Within days of the shooting, Debbi had grown angry – really angry. A variety of things fed that anger, but the primary cause was the fact that the attack at Stoneman Douglas had been so preventable, both prior to and on that day. For months, close friends and family told her that she should see a specialist. Tom, Chris and Debbi’s oldest son, was able to finally convince her last month. Finally in January, she had her first appointment.
Debbi didn’t have any expectations going into it. Earlier, she didn’t know if seeing someone would change how she felt. So, how did it go? Fine. She was going to go back on Monday. The plan was to go once a week for a month. After that, she and the specialist would reevaluate things. Maybe there would be more therapy. Maybe it’d be determined that Debbi didn’t need to go. Maybe just a wellness plan instead.
She doesn’t think she’ll ever stop being angry. Anger was something she had come to learn to live with. From her couch, that Friday night, she said she didn’t know whether or not it would be possible ever to have closure.
“What does closure look like?” she asked. “There’s no closure. [Chris]’s not here. Even if and when, and I hope it’s what happens, Nikolas Cruz” – the confessed gunman – “gets the death penalty and is no longer here, that’s still not ever going to bring Chris back. So, I don’t – I don’t know where closure would come from.”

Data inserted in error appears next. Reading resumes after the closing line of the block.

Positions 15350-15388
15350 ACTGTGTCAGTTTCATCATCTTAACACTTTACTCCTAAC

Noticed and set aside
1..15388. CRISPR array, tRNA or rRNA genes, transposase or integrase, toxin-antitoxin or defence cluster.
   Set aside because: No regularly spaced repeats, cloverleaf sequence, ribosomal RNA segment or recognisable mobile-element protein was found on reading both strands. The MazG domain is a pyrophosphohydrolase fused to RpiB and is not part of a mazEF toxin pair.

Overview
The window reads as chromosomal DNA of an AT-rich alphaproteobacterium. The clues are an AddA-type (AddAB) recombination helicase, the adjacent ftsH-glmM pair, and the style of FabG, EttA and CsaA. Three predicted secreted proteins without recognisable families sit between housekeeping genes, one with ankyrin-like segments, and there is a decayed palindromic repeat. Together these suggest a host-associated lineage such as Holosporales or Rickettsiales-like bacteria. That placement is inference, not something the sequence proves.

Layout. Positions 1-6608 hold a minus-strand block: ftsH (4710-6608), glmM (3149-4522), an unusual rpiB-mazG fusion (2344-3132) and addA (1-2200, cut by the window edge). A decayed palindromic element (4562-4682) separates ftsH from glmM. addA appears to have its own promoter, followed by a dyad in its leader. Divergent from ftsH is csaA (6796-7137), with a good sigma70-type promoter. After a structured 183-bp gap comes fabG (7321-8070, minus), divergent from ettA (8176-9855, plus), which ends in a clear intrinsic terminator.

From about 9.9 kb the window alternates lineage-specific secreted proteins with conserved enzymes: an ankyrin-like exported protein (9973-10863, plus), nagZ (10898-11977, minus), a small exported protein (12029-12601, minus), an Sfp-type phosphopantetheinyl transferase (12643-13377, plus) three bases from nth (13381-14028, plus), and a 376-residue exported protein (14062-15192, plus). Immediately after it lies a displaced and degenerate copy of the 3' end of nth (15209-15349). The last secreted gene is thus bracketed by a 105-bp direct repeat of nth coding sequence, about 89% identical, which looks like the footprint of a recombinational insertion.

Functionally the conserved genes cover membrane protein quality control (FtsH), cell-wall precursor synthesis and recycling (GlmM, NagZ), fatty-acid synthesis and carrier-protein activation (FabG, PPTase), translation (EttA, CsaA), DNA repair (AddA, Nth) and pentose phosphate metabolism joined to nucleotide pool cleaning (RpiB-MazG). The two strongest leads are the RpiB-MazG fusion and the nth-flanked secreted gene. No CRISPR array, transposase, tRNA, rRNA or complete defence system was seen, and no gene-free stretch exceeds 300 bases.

Every day, Debbi thinks about what happened. It’s not like she wants to. She can’t help it. In some ways, it felt like it had been forever since the shooting occurred. A lot had happened in the past 11 months. So many events related to Chris’s murder. So many tears shed. So many lonely nights. Chances for new memories had come and gone. On the other hand, it felt like the shooting had taken place only yesterday. She had relived it over and over. It was like a wound that just kept reopening.
February 14, the shooting’s one-year anniversary, was just a little over a month away. Debbi didn’t know yet what she’d do on that day. Chris’s family was going to be in town, but she didn’t want to commit to anything; she didn’t know how she’d feel. One thing she did know was that she didn’t want people to remember her husband for the way he died. Debbi wanted Chris to be remembered for the way he lived.
Chris wasn’t only a hero on the day he was murdered, Debbi said. He was like that his whole life.
11 days after the anniversary would be his birthday. He would have been turning 51.
At the cemetery on the day of Chris’s military burial, Debbi’s life had already changed so much. Nearly 11 months later, in the same living room that had turned into a beehive of activity in the hours after the shooting, Debbi was still trying to deal with everything.
“You think it’s going to get easier,” she said, “but it’s exhausting. It’s overwhelming. Infuriating.”
Devon Heinen is journalist living in Seattle, Washington. His work has appeared in The Atlantic, VICE, Sports Illustrated, ESPN and others. He tweets @DevonHeinen.
Images courtesy of Debbi Hixon.